“Thunder gods kill a century. The anointed lose a wolf. A raven cries alone.” And more, whispered phrases about the harvest, the weather, none of them told but in riddles that would be deciphered later by the diviners. Their last pronouncement was, “The old sleeps, slumbers, wakes.”
Then with a final croak, the voices broke off and Drina smacked back into her own body. All her limbs tingled and her vision swam and she crashed to her side onto the rocks, her whole body seizing. No one did anything as she shook on the rocks–until at last her body stilled and she slumped against the ground, utterly spent.
Hamda and Evario hooked hands under her armpits and slumped her to her feet. Drina swayed but was able to stand. Their work wasn’t done yet. Drina stood in the center of the circle, the bloody dagger in her hand, the gutted lamb at her feet, while the other maghiarde walked a slow circle around her. She dipped the dagger in the lamb’s blood and swiped her thumb across it, then went to Hamda. Hamda Efarim, her best friend, her confidante and champion. Beautiful and strong and sedate. She swiped the blood across Hamda’s forehead, anointing her with the symbol of Ekata.
“Zichor can,” she said. Let it be written.
Then she faced Evario, Black and tall and muscular. Her friend, her light. She swiped the symbol in blood across his forehead. “Zichor can.”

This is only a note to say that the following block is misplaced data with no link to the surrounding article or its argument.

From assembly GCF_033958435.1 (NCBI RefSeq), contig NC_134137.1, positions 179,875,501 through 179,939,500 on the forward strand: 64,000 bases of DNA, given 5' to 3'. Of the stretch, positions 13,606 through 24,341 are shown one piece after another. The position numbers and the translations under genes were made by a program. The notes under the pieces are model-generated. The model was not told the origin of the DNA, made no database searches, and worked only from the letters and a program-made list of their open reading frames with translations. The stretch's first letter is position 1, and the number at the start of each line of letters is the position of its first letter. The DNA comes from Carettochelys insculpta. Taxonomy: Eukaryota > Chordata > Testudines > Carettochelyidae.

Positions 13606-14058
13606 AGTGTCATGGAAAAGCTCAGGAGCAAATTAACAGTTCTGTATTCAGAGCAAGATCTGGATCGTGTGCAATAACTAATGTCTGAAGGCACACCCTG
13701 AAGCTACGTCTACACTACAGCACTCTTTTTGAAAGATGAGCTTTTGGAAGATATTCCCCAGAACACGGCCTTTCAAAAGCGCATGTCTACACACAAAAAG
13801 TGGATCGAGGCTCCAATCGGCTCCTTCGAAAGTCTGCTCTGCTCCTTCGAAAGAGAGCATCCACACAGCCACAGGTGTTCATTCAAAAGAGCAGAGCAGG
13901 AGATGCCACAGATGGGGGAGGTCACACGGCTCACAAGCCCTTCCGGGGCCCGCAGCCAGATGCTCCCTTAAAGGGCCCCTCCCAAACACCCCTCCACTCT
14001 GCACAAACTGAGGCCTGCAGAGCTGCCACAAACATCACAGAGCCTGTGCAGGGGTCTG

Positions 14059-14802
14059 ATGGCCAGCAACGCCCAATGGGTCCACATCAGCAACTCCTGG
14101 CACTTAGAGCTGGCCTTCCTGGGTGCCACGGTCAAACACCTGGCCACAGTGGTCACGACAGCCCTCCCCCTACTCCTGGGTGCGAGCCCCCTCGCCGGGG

Next was Conciatta, pale and blond, waifish and reedy, lovely and stoic. Her friend, her partner in crime. She made the symbol. “Zichor can.”
She went through the circle, painting symbols on the foreheads of her fellow coven members, Giovo and Astia, and then she stood before Calindora. Calindora, plump and beautiful. Drina’s lips curled into a smile and Calindora smiled back, her perfect lips curling over her teeth. Stunning, vibrant Calindora, olive-skinned and dark-haired, short and curvy. Her Calindora. Hers only for four months now, but some of the happiest four months in her life. With extra tenderness, Drina pressed her bloody thumb to Calindora’s hot forehead and sketched out Ekata’s symbol, slowly, slowly. She paused, just a moment, before returning to the center of the circle.
It was time to close the circle and seal the ritual.
In the old tongue, she said, “By earth, I seal this circle.” She faced the north and cut out Ekata’s symbol into the air with her athame. Lines of light sketched the air, glowing brightly. She turned to the east. “By air, I seal this circle.” Again, she sketched the symbol. Again for fire in the south and water in the west. At last, she flung out her arms and threw back her head and announced to the dark starry bowl of the sky, “By the power of Ekata, I seal this circle! So mote it be!”